SHANGHAI, China, October 20, 2017 (Newswire.com) - According to official data released last week, Japan’s export growth pace decreased last month for the first time in three months. Analysts at Shanghai, China-based investment house Ashton Whiteley believe that this is an indication that foreign demand for goods from the Japanese economy may be lessening.
The 14.1 percent year-on-year increase in exports was lower than the median forecast for a 14.9 percent increase and was less than an 18.1 percent increase from 2 months ago, the fastest growth in close to four years.
Ashton Whiteley economists anticipate that Japan’s exports will begin to grow at an accelerated pace as demand for goods increases leading up to the year-end festive shopping season. They believe that the weak yen will contribute to Japan’s export competitiveness and will bolster economic growth.
An economist at Ashton Whiteley stated that the current slowdown was more than likely a temporary issue.
Official data gauging production activity in foreign economies revealed that the global economy is currently in an expansionary phase, supporting the notion that exports will continue to boost Japan’s economic growth.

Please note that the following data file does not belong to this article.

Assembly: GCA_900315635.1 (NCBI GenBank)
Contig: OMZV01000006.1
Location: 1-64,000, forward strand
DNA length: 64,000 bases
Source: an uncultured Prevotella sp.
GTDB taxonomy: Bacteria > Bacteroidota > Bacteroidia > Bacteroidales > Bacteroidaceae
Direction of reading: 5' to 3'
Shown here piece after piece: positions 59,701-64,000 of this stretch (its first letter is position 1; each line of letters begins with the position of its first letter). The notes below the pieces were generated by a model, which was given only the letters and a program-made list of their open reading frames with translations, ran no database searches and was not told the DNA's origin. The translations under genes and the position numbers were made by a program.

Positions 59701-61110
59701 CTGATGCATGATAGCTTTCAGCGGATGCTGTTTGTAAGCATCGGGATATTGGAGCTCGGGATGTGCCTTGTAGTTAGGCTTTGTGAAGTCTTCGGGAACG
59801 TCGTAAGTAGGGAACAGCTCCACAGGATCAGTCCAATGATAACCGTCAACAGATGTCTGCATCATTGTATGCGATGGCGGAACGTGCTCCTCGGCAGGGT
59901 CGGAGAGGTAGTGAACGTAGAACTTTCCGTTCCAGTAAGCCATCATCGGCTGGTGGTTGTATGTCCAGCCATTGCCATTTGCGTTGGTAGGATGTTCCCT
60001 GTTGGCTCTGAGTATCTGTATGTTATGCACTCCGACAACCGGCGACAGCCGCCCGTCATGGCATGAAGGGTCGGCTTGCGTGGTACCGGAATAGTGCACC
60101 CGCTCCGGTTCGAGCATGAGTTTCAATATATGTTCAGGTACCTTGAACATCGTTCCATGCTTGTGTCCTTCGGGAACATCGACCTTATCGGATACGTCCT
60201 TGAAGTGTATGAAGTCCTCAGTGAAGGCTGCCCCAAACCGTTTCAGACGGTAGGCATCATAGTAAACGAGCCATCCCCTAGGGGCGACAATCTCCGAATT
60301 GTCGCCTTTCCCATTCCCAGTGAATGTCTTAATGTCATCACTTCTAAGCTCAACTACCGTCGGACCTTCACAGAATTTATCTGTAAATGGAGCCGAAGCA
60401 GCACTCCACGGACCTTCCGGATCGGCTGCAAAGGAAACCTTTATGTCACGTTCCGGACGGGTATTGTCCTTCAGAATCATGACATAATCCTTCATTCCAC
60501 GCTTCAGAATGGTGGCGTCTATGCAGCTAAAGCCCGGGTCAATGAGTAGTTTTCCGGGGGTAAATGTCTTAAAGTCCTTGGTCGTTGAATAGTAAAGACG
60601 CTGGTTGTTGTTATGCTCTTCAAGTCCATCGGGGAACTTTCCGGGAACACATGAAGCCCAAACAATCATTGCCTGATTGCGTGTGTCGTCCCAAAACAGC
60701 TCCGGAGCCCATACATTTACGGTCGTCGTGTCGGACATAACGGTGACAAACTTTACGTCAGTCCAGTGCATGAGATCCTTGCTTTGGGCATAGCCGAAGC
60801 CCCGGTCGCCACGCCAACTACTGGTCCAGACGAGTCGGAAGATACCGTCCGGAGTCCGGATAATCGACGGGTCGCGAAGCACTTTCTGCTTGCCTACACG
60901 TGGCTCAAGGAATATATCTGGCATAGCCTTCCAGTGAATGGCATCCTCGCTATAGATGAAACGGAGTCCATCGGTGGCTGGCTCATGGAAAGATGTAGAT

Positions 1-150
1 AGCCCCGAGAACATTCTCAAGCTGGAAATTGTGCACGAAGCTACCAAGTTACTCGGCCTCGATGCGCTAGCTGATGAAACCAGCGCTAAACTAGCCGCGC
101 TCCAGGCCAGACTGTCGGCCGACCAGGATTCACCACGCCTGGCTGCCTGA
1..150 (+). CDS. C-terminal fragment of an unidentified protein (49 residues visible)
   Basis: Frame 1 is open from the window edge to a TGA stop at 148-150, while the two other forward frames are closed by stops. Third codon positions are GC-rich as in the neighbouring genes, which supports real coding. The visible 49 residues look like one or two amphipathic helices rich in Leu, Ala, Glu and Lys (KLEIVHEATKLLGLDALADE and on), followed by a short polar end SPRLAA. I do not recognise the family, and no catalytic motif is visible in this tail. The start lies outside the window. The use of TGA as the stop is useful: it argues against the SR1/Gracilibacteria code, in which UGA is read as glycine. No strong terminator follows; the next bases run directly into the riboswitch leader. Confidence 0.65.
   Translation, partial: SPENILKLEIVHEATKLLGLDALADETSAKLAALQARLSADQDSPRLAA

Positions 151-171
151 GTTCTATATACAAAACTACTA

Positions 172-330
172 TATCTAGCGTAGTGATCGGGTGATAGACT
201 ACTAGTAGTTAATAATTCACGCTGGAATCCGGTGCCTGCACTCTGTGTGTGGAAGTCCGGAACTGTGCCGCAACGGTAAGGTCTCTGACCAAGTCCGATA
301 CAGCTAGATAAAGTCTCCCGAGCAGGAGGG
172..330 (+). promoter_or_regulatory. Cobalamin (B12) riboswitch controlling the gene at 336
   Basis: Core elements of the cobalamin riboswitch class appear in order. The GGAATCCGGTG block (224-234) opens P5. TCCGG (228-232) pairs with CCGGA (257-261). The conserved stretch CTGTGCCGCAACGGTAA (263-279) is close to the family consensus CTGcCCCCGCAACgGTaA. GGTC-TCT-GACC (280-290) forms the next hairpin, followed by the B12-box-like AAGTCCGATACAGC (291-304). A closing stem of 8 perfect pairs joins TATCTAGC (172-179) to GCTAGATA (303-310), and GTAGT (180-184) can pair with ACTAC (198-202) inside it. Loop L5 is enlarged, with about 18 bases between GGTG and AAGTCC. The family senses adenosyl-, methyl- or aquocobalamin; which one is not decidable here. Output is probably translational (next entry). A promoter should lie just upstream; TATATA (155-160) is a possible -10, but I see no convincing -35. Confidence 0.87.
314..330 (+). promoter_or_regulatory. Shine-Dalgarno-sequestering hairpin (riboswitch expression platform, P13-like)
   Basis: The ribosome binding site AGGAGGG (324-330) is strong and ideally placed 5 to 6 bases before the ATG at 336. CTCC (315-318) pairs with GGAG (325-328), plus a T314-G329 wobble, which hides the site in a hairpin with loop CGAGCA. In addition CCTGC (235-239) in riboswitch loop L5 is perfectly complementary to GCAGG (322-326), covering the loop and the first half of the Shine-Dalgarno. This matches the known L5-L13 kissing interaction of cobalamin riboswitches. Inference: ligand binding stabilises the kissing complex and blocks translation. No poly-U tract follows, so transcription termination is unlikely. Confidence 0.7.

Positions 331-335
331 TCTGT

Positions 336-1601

While data from other Asian economies reveals that demand for TVs and audio equipment remains solid, Japanese exports were affected by a decline in shipments of electronics in September.
According to data from Japan’s finance ministry, exports in September for the world’s third largest economy also declined due to slower growth in shipments of motor vehicles and semiconductors.
Technology manufacturing economies in Asia have benefited this year from greater global demand for components like semiconductors and electronics products.
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Source: Ashton Whiteley